A view of Edinburgh and its castle

Professor Telfer’s team in Edinburgh has succeeded with human eggs through careful work with clinical colleagues who asked consent from women to donate tiny slivers of ovarian tissue during C-section. The biopsy doesn’t harm them.

They watched eggs growing in dishes from the earliest stages to full size when a nuclear division occurred and signaled they were ready for fertilization. It is puzzling why the growth is much faster in vitro than in the body, though it is welcome if the eggs are no less competent for making babies. They look normal, but we know from experience how deceptive appearances can be. The only sure test is to fertilize eggs to see if they create healthy embryos, and that will require a special license under UK law.

Why is farming eggs worth the trouble and long struggle?

Progress will continue at a dawdling pace because a mature egg is the rarest cell in the body. For every egg ovulated each month, a man makes 3 billion sperm cells which offer researchers enough material for galloping discoveries in testes. Animals that fertilize eggs outside the body, like frogs and most other species, release as many eggs as they can make because the cost to them is small while superovulation maximizes the chance of making babies. But ovulation in mammals with internal fertilization and pregnancy is restrained by the limited accommodation of the uterus. Nature has arranged a bottle-neck in the egg production line to ensure that few eggs, or only one or at most two in humans, ripen at a time. The rest are consigned to the trash, which egg farming aims to rescue.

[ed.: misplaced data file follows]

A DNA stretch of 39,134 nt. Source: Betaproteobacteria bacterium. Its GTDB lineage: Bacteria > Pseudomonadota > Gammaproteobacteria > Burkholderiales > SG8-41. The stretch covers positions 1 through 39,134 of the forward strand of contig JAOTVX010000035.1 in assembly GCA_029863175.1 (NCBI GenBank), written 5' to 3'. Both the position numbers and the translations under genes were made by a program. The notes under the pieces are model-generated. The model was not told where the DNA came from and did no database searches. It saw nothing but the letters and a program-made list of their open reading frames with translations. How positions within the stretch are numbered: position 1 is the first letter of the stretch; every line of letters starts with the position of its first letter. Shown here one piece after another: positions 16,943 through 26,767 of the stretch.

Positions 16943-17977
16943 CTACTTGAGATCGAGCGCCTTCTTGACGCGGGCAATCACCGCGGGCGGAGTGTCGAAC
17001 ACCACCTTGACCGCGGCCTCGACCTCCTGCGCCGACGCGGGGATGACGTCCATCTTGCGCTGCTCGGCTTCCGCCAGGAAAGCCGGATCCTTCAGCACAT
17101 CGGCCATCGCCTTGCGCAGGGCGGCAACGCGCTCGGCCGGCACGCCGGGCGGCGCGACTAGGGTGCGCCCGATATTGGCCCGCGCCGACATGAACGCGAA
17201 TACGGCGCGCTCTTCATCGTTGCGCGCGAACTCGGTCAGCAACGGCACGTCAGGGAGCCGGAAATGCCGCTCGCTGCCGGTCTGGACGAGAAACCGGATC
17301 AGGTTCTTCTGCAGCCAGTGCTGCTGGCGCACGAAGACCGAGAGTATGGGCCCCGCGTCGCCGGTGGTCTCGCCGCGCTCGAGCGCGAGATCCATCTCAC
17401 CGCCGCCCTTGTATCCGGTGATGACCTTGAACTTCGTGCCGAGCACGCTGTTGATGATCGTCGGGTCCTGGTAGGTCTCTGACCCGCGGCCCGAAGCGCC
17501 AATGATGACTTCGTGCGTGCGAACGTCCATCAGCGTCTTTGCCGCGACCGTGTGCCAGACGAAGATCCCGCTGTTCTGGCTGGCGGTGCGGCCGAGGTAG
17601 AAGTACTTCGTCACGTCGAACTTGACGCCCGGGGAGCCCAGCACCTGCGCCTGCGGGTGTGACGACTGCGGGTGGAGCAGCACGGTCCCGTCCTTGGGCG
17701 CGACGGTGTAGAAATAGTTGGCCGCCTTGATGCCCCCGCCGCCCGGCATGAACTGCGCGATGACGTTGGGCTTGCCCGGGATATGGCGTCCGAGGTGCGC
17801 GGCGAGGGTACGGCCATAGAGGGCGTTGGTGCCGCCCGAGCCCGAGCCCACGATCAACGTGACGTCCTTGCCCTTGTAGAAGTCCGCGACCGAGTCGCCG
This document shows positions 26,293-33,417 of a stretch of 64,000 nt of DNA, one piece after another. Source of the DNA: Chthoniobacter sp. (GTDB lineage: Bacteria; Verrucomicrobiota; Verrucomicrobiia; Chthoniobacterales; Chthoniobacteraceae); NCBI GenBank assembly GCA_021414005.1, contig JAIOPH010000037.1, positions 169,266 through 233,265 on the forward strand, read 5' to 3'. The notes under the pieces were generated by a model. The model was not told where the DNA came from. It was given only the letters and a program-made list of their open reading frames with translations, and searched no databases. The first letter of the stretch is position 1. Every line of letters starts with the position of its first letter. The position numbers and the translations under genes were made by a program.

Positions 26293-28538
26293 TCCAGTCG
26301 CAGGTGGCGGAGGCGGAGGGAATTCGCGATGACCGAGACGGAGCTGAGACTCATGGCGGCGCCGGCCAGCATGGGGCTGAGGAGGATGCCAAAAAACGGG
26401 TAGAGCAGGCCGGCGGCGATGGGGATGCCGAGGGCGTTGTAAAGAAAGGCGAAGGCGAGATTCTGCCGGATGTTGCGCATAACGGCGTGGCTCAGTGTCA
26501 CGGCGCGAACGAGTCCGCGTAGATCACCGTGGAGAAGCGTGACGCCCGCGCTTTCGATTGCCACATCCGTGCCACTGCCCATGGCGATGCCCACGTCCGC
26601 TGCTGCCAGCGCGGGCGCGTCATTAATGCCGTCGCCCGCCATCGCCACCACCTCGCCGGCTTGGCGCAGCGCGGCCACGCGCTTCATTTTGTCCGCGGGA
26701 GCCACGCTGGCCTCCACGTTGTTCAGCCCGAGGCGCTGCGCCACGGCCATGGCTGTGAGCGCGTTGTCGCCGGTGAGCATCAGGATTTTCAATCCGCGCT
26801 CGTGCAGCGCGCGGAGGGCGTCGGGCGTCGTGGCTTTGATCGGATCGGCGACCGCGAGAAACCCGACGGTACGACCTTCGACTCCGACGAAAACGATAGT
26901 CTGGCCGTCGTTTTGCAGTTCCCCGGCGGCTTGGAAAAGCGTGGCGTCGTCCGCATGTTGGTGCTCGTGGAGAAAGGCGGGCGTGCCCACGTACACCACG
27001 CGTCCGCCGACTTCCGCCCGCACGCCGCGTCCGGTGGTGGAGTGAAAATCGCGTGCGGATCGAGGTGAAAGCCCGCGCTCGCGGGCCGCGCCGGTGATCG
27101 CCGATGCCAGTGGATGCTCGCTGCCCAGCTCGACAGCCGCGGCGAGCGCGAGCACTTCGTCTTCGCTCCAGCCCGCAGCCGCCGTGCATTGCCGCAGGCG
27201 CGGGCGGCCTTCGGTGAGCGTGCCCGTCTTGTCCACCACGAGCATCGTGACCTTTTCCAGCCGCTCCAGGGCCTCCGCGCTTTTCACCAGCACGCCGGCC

If more eggs can be ripened in vitro there will be benefits for animal breeding technology and young patients will have a better chance of preserving their fertility after freezing ovarian tissue during sterilizing treatment for cancer and other diseases. Egg farming will work better for child patients with their larger stores of eggs than in adults. Nearly a quarter-century ago, our first patient at an infant age had ovarian tissue stored while she was treated for Wilm’s tumor. The news from Edinburgh today was welcome for her and others with investments in the frozen ovary bank.

Next Post: Snowy tracks